• Find peer support groups - from online community groups to self-help groups, there’s a wide range of ways to connect with others who may be struggling with similar feelings to you. You can get a real sense of belonging by joining a support group which can have a positive impact on your emotional health and wellbeing. 

Can alcohol cause anxiety?

You may feel that drinking alcohol calms you down when you’re stressed or anxious. For example, if you suffer from social anxiety, you might drink to feel more confident at a party. Alcohol acts as a sedative, meaning it puts you at ease due to a change in the chemicals and processes in your brain. However, this effect will eventually wear off, and when it does, your anxiety will still be there. Essentially, you’re only masking the problem instead of treating it.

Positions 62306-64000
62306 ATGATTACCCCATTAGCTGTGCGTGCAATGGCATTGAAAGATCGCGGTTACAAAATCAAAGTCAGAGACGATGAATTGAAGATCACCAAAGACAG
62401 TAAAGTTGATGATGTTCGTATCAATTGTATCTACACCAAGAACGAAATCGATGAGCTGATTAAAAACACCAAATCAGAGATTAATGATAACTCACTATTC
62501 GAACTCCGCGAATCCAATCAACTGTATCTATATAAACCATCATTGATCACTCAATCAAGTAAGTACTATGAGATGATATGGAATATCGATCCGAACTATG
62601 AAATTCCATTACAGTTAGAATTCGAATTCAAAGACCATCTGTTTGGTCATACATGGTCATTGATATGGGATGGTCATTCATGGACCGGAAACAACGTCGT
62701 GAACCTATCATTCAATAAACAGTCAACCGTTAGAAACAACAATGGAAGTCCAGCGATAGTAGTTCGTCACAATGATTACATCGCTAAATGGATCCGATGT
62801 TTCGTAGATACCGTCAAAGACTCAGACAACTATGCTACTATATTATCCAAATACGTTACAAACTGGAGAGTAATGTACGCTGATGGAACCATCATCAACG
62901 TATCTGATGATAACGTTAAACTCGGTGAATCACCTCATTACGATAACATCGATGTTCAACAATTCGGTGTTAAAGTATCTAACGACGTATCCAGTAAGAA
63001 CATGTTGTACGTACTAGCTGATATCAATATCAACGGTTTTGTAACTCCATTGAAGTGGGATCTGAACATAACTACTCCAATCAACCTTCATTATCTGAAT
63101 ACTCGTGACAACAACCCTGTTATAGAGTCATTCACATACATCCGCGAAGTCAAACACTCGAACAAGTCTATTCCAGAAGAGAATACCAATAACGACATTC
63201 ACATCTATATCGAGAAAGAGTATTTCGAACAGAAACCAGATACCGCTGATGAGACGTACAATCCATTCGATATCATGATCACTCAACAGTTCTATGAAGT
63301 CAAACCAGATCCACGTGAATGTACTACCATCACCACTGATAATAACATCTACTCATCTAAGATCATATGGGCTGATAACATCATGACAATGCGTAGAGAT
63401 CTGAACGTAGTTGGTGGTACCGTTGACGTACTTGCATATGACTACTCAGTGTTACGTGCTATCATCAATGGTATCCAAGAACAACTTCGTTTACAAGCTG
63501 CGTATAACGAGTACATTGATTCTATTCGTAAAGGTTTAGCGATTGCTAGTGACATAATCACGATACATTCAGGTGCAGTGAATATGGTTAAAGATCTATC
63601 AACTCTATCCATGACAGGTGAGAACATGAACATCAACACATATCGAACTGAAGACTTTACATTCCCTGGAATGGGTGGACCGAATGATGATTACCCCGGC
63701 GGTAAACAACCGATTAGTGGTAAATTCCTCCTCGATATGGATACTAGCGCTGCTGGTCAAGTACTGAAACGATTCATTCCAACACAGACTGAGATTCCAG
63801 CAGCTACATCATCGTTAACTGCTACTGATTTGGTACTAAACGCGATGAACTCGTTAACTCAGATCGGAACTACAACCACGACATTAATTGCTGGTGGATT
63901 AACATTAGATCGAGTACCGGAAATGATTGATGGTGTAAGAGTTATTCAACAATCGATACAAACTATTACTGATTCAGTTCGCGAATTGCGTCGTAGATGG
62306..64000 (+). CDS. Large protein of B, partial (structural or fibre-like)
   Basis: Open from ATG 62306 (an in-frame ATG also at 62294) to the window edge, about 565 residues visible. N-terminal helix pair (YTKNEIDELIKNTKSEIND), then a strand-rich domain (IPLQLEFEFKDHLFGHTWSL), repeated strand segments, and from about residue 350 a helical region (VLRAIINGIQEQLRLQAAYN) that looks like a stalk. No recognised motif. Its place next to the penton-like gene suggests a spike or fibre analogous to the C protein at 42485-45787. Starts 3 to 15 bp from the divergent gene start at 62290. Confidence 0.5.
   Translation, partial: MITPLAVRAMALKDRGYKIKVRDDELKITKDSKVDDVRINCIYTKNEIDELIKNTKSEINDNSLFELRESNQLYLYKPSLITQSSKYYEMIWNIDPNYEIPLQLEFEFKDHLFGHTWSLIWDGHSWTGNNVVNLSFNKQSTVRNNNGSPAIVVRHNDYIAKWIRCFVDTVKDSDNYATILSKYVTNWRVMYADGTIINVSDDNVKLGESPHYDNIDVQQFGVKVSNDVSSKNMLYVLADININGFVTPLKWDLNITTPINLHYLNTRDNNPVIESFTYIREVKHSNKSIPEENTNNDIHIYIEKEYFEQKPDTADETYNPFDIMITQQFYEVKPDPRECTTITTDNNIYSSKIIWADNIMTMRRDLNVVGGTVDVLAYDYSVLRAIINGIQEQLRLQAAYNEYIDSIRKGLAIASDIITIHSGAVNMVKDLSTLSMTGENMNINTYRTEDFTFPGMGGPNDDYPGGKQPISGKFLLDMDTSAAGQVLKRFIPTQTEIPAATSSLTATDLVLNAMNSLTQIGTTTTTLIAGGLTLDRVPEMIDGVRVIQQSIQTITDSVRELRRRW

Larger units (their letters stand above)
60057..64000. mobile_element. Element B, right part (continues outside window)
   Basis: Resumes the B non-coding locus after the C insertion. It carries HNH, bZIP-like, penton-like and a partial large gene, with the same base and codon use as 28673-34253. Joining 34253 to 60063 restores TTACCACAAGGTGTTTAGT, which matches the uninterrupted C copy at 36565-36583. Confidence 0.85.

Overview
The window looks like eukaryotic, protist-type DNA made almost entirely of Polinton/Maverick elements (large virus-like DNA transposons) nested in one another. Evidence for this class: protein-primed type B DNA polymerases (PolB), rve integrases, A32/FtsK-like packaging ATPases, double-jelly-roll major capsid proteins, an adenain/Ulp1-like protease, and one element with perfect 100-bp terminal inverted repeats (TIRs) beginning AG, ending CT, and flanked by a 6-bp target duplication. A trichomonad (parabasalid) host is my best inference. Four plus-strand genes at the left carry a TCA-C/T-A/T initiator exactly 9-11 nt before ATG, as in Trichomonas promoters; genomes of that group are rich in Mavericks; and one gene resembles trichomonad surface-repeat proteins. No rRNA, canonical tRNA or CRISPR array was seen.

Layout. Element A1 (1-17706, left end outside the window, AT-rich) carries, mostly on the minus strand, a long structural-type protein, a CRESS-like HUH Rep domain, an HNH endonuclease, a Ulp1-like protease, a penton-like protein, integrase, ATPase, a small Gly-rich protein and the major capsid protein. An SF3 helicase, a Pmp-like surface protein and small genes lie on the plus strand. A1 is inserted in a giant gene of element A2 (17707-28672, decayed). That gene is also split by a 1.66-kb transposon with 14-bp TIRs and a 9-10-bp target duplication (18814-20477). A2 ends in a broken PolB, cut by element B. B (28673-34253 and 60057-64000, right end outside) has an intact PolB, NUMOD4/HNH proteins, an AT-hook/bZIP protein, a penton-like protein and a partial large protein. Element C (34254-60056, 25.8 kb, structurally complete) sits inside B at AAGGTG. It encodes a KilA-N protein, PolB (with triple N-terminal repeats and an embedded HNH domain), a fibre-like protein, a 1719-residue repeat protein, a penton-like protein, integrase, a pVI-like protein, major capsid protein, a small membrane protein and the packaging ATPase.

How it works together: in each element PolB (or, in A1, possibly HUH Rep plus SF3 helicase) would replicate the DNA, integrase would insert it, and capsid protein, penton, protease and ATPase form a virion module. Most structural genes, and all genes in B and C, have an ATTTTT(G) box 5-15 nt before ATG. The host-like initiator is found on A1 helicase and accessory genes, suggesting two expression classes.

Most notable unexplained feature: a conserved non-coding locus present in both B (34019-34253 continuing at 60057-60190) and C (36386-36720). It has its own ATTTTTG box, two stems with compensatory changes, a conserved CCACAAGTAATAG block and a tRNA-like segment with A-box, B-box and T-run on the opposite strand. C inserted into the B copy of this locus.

It’s also worth noting that the more you drink, the more used to it your body gets, which increases your tolerance to it. That means that you’ll likely end up needing to drink more to feel the same effects as you used to, which of course can lead to more health issues.

Post alcohol anxiety

You can feel anxious or even depressed after your body has processed alcohol as a result of withdrawal effects. Whilst this experience is different for everyone, if you suffer from regular anxiety, the symptoms could be worse. For example, if you have social anxiety, you could worry about the things you said the day before.

Post alcohol anxiety becomes part of the cycle of anxiety and drinking. Below is a typical full cycle:alcohol and anxiety cycle

So, in short, yes, alcohol can lead to increased anxiety. You can learn more about the impact alcohol can have on anxiety and depression here.